VR Training and Surgery
Surgeons deal with complex procedures that in many cases can be a life or death situation regarding the patient. The lack of proper training can be correlated with adverse outcomes in the operating room. Virtual reality for the last 20 years has brought a degree of enhancement to the traditional training that medical professionals receive and even more so in the last five years as the VR training revolution has started to take off.
Enhancements to surgical training are no longer nice-to-have circumstances, they are a necessity. As our population ages surgical clinicians are going to become more in demand in fact one study projected a 35 to more than 80,000 surgeon shortfall by the year 2025. We are also finding that the traditional surgical training is not necessarily keeping up with the rapid rate of innovation and in fact, over 30% of the graduating residents are unable to operate independently with the latest robotic technology, again a lack of focus training.
Innovators using virtual reality or VR training for orthopedic surgery include the Mayo Clinic, the University of British Columbia, Western University, McGill University, the Boston shoulder Institute, and the University of Mississippi Medical Center with more to follow.
John Costouros, MD, at Stanford University is starting an initial trial in training graduating surgeons and comments that virtual reality offers more impact, creates value all by improving surgical skill and reducing errors in the operating room. The virtual patient is subjected to proper procedure and or potential error within the operating room and it allows residents to learn from those errors and possible mistakes.
Virtual reality training for surgery is far less expensive and much more impactful than training in a cadaver lab it enhances the decision-making process, creates a safe environment to practice and make mistakes, and ultimately fosters a high level of engagement in the training process.
In one example, the Johnson & Johnson Institute launched a VR training program focused on training orthopedic surgeons and nurses for standard practices within the realm of expertise. The program had a singular focus in looking at total knee replacement with the ultimate goal of creating better outcomes for the patient. This VR training program is being developed to focus on a number of surgical techniques and will allow surgeons and their support staff to train with a high degree of feedback, repetition, and flexibility in their focus on specific surgical techniques. The ultimate goal is not only a better patient outcome but also the ability to have a very consistent learning environment, and also to save time and money in the process of surgeons mastering a specific procedure or technique.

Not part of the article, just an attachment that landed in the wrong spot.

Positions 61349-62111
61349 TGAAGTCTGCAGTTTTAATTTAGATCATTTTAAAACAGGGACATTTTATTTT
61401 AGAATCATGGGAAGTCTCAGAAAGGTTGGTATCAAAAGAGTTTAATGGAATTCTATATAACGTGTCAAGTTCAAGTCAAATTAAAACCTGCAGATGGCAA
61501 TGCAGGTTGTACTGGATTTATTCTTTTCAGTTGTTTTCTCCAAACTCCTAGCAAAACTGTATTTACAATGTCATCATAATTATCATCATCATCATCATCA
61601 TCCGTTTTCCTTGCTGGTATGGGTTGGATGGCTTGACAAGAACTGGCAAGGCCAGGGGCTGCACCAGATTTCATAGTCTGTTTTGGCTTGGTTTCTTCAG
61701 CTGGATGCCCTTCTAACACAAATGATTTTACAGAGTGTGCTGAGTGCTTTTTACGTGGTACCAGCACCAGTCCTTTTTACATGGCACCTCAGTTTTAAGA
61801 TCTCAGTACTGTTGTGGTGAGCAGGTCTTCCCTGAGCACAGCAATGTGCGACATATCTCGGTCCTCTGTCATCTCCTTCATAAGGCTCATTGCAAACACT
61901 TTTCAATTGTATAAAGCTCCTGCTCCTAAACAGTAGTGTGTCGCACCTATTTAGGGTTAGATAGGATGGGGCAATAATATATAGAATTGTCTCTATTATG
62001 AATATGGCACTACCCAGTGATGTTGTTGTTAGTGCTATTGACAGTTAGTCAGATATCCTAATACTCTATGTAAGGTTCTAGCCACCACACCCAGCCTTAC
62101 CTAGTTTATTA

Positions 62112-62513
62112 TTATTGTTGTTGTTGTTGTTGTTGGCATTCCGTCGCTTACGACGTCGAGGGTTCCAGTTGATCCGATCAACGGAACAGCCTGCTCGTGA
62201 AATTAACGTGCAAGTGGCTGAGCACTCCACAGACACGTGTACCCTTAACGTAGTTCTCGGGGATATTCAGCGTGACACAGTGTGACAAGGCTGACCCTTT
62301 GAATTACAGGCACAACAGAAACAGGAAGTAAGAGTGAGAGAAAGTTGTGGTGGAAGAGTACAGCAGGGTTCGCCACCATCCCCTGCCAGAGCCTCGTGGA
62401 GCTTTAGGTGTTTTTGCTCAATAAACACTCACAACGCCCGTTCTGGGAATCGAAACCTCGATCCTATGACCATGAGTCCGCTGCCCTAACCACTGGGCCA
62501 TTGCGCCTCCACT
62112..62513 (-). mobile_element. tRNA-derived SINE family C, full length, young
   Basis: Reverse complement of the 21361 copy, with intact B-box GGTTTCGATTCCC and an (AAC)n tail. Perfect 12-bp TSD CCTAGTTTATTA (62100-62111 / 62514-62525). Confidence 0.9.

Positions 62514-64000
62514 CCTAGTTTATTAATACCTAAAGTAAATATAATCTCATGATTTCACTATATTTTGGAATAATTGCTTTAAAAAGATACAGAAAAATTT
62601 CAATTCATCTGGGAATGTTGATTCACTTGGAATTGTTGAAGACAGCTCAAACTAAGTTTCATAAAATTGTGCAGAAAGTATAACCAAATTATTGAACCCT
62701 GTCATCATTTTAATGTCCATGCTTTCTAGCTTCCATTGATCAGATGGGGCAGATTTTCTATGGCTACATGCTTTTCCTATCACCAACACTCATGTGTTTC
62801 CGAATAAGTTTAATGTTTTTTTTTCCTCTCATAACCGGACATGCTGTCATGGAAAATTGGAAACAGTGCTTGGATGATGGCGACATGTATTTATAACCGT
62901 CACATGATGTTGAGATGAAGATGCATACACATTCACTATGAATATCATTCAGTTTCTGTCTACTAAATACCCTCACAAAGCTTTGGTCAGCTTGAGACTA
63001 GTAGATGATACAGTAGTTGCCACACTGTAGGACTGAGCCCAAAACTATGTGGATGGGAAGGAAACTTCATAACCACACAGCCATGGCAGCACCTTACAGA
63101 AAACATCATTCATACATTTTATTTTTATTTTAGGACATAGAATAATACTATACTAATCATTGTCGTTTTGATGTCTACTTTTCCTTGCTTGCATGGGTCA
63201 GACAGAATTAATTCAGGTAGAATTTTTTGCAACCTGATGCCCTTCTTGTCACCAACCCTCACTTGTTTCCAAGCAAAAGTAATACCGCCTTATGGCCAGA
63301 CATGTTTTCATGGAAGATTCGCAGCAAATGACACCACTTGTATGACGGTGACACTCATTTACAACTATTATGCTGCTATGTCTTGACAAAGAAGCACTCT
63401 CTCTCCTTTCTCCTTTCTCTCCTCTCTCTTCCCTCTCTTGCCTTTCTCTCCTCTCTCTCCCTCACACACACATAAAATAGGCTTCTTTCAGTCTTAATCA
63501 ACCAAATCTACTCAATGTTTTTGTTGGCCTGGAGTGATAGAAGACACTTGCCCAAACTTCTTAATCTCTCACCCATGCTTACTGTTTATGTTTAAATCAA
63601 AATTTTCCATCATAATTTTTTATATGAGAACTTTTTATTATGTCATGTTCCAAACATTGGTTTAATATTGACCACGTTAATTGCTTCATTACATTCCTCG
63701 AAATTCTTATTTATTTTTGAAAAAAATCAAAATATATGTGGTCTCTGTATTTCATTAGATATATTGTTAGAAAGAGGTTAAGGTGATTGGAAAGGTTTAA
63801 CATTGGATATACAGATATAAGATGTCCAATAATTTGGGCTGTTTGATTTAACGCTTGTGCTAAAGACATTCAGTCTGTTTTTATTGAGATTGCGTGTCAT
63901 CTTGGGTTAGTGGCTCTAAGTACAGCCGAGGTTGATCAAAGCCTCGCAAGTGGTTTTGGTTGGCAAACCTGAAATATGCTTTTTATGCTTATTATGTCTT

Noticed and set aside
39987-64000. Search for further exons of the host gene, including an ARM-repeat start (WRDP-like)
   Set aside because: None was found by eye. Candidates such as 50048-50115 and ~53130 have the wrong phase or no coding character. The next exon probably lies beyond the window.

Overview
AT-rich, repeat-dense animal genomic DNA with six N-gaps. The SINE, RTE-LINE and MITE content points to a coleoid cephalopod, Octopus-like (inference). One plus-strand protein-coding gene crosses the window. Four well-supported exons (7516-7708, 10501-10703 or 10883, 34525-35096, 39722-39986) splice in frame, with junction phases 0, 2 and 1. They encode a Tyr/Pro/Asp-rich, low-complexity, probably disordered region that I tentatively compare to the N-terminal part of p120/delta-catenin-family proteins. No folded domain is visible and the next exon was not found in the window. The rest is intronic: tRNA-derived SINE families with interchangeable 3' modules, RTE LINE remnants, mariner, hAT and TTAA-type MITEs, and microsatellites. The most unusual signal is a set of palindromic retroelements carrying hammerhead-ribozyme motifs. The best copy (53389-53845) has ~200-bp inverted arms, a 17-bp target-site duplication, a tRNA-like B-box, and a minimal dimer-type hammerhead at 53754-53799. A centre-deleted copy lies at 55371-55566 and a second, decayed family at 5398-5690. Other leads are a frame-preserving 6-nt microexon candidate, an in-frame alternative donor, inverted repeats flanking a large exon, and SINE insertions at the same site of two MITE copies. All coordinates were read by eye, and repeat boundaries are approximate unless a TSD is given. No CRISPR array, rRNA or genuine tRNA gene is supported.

In the process of the Johnson & Johnson program, it was found that over 80% of the participating surgeons could see VR being used in other processes and procedures. In another questionnaire, over 90% would recommend VR training to their associates and peers. Further studies and pilot projects will add validation to the overall technology advancement in VR training for surgery, that said the initial results are extremely positive and hold great promise for the future.
So… What is the benefit of using VR training for surgical procedures in the enhancement for both medical students and veteran surgeons learning new processes and procedures? Fundamentally, it is not a break with traditional teaching methods, it is more an enhancement using technology in much the same way that we find our everyday lives enhanced by technology for example smartphones or access to the Internet, or personal assistance, or any other device that makes our lives easier or more efficient. If you think of virtual reality for surgical training you’re immersed in the aspect of the process or procedure you have multiple viewing angles, it feels as if you’re actually performing an actual procedure versus two-dimensional imagery such as pictures or video. This is not a replacement, it’s an innovation and as with most innovations, it takes a while to integrate that benefit into the overall training curriculum and the system of adult learning especially pertaining to medical professionals and surgeons.
We know that VR training offers a tremendous value in other fields ranging from workplace safety to football play out on the gridiron. Why would we think that that technology that can keep our workplace safer in the reduction of fatalities and injuries would not be applied to the medical field especially when you’re talking about virtual reality training for surgeons? And the answer is, absolutely we would use the technology for better outcomes in dealing with medical students, residents, and even veteran surgeons when it comes to applying this new technology to learning new processes or procedures or to learn new medical techniques that are especially based on technological innovation.
So… Should VR training be used in conjunction with training surgeons? And the answer is absolutely
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